Why is a Growth Mindset so important to motivation?

I love this quote by George Bernard Shaw. It so neatly captures one of the key differences between someone with a Growth Mindset and someone with a Fixed Mindset.

Life isn't about finding yourself. Life is about creating yourself. George Bernard Shaw

Someone with a Fixed Mindset believes their most basic characteristics, such as their talents, abilities and intelligence, are unchangeable. They spend their life looking inwards, trying to discover their abilities and who they are. What they “find” defines what they can do with their life.

On the other hand, someone with a Growth Mindset understands they are capable of change. These people look outwards, asking themselves what sort of person they want to become. They know they are not meant to “be” the sort of person who can achieve their life’s goals; rather, they know they are meant to becomethat person.

In The Agile Learner, I refer to this difference as the Greatness Gap. Someone with a Fixed Mindset is prone to seeing the Greatness Gap – an impassable chasm between who they are now and who they want to be. Their Mindset tells them they can’t “become”, so they learn to live within their limitations.

But a person with a Growth Mindset understands there is no Greatness Gap. They see a pathway between who they are now and who they want to be. It is a path they can travel with mature Habits of Mind and Virtuous Practice.

Mindset and big “M” Motivation

What if you don’t know which pathway you want to follow? Let’s face it, how many of our students know what they want out of life? How does Mindset relate to motivation?

I’m not talking about little “m” motivation – the sort that results in students with a Growth Mindset spending more time on a task than students with Fixed Mindset.

What I’m talking about is the sort of motivation that ensures you pursue your life’s big goals. I’m talking about the role a Growth Mindset plays in giving you the courage to take on even the greatest challenges life throws at you. This is what I refer to as big “M” motivation.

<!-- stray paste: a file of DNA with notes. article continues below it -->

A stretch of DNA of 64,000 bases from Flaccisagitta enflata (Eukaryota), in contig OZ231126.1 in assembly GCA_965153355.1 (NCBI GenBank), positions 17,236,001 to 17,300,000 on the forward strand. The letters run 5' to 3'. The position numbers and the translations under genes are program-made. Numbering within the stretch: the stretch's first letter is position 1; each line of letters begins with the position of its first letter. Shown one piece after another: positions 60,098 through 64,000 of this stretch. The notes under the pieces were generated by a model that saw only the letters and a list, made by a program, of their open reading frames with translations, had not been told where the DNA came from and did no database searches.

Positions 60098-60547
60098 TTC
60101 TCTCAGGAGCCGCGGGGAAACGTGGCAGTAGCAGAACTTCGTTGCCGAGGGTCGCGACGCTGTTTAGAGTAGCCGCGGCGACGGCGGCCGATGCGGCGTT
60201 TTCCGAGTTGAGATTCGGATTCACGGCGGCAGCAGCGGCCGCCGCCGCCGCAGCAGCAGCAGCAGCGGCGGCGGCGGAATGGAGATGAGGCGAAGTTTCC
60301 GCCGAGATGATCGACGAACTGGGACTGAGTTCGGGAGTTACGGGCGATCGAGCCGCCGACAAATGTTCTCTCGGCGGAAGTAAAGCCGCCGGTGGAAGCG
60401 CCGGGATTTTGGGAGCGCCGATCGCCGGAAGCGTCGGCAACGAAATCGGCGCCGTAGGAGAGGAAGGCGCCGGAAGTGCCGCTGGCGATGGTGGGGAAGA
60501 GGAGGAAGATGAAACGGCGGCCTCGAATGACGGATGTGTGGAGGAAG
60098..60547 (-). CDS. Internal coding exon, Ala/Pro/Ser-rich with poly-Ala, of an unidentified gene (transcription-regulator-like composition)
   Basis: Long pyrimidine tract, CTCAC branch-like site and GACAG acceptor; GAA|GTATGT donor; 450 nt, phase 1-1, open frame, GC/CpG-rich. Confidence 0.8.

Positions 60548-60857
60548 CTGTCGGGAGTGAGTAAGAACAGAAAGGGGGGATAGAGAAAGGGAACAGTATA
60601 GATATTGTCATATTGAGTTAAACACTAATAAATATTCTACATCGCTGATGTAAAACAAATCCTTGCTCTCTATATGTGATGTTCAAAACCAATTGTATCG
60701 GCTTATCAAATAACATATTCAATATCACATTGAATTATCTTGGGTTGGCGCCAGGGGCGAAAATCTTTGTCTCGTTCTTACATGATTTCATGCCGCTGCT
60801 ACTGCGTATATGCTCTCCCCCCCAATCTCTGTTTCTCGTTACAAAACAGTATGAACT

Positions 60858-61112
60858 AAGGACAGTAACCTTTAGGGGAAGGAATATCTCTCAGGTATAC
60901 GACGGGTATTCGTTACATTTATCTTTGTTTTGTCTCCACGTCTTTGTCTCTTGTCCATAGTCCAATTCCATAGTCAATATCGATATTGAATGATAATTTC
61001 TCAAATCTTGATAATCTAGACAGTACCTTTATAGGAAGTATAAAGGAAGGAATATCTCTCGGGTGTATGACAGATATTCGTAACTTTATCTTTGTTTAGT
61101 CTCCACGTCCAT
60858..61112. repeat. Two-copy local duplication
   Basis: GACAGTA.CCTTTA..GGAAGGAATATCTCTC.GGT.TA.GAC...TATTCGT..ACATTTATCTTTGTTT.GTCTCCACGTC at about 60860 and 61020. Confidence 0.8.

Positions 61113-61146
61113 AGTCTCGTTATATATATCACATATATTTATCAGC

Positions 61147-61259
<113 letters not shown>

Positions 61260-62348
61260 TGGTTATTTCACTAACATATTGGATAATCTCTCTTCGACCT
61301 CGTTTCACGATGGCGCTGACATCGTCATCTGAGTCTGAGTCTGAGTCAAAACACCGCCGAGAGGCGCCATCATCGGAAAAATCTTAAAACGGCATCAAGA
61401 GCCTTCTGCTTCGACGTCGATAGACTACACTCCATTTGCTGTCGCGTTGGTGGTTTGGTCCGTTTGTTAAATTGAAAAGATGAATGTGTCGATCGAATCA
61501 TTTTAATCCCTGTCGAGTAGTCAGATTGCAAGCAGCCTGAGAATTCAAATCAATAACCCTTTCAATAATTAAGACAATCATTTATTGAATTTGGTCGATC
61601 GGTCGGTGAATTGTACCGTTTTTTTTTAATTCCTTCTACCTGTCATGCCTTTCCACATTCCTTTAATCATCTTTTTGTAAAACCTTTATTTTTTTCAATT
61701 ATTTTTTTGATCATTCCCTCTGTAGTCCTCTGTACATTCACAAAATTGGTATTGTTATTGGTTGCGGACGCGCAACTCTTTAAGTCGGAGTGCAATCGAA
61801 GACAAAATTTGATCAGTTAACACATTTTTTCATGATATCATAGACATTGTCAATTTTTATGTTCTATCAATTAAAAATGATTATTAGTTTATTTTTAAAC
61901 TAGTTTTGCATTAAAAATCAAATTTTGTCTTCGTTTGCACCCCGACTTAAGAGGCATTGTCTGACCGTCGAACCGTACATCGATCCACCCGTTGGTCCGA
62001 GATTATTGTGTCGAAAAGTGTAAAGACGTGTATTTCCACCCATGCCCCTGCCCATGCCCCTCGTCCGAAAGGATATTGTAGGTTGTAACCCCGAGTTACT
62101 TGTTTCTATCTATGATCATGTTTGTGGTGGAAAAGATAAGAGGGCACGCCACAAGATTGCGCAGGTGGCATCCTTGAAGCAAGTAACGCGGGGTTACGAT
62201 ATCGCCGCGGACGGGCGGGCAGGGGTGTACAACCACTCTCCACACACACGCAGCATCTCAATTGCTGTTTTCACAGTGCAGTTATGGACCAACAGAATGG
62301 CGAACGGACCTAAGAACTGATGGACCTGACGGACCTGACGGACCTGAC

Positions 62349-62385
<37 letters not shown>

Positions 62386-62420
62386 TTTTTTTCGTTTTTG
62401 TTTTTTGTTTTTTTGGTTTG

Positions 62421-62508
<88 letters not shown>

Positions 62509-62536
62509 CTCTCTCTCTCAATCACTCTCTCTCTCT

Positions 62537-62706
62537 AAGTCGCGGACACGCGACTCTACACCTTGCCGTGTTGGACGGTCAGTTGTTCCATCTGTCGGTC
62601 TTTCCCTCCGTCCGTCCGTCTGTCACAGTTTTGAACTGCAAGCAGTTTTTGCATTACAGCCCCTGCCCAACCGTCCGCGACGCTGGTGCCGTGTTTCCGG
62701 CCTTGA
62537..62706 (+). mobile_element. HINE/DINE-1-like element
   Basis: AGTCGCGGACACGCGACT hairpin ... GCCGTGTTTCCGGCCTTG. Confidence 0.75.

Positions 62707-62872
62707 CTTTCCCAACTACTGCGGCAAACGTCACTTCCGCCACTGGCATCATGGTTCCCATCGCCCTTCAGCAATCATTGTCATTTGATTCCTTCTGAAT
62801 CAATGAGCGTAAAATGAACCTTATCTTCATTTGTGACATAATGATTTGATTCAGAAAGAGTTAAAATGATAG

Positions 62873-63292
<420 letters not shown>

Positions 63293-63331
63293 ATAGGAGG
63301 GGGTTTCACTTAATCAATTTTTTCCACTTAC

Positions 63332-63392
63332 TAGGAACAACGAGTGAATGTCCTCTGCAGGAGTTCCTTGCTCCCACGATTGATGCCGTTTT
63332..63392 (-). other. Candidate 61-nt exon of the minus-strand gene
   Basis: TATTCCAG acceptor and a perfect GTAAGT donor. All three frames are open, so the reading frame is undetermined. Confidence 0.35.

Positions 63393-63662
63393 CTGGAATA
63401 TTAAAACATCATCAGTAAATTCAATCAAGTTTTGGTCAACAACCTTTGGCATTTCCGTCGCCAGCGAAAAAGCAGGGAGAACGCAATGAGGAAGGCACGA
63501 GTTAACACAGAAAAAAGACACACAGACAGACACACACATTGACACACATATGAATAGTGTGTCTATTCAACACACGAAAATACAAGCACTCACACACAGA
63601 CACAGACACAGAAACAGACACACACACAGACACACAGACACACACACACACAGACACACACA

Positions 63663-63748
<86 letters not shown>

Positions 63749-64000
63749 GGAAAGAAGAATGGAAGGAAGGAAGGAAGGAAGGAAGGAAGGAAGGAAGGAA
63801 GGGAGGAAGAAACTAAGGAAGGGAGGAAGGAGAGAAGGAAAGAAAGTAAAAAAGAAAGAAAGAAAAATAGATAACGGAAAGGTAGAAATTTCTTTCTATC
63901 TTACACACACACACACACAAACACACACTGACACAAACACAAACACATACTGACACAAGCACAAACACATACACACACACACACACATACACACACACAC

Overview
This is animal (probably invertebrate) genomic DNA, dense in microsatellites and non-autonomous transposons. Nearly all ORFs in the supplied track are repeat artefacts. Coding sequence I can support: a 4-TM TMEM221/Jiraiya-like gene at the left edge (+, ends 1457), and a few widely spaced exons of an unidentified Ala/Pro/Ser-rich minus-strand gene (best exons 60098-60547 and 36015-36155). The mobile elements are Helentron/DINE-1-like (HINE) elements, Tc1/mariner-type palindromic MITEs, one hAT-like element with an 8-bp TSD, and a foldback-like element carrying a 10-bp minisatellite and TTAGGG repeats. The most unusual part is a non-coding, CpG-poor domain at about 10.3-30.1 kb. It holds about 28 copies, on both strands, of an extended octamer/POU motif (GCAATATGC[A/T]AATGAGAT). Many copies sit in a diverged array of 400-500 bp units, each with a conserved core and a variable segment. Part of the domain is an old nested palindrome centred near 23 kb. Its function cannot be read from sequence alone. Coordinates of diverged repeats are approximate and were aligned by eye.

The role a Growth Mindset plays in motivation is profound. A Growth Mindset does not motivate you, it does not ignite the spark, it does not set your direction in life. Rather, a Growth Mindset fans the flames of your motivation. It gives life to your passions and fuels the knowledge that you can become the person who lives your dreams.

As I explained at a recent event, helping students develop a Growth Mindset because of the way it fuels their motivation is possibly one of the greatest gifts we can give them.



James Anderson is a speaker, author and educator who is passionate about helping fellow educators develop students as better learners. James’ work combines Growth Mindset with Habits of Mind and Practice to create Learning Agility. He puts the growth back into Growth Mindset. And through creating and describing the Mindset Continuum, he provides the cornerstone for effective Growth Mindset interventions.

James is a Certified Speaking Professional and speaks regularly at conferences around the world. He has published several books including Succeeding with Habits of Mind, The Agile Learner, The Mindset Continuum and The Learning Landscape.

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  • […] teachers focus on the process of slow incremental growth that leads to all achievements. (See Why is a Growth Mindset so important to Motivation?)A Growth Mindset style guide helps teachers overcome their own cognitive bias and the False Mindset […]

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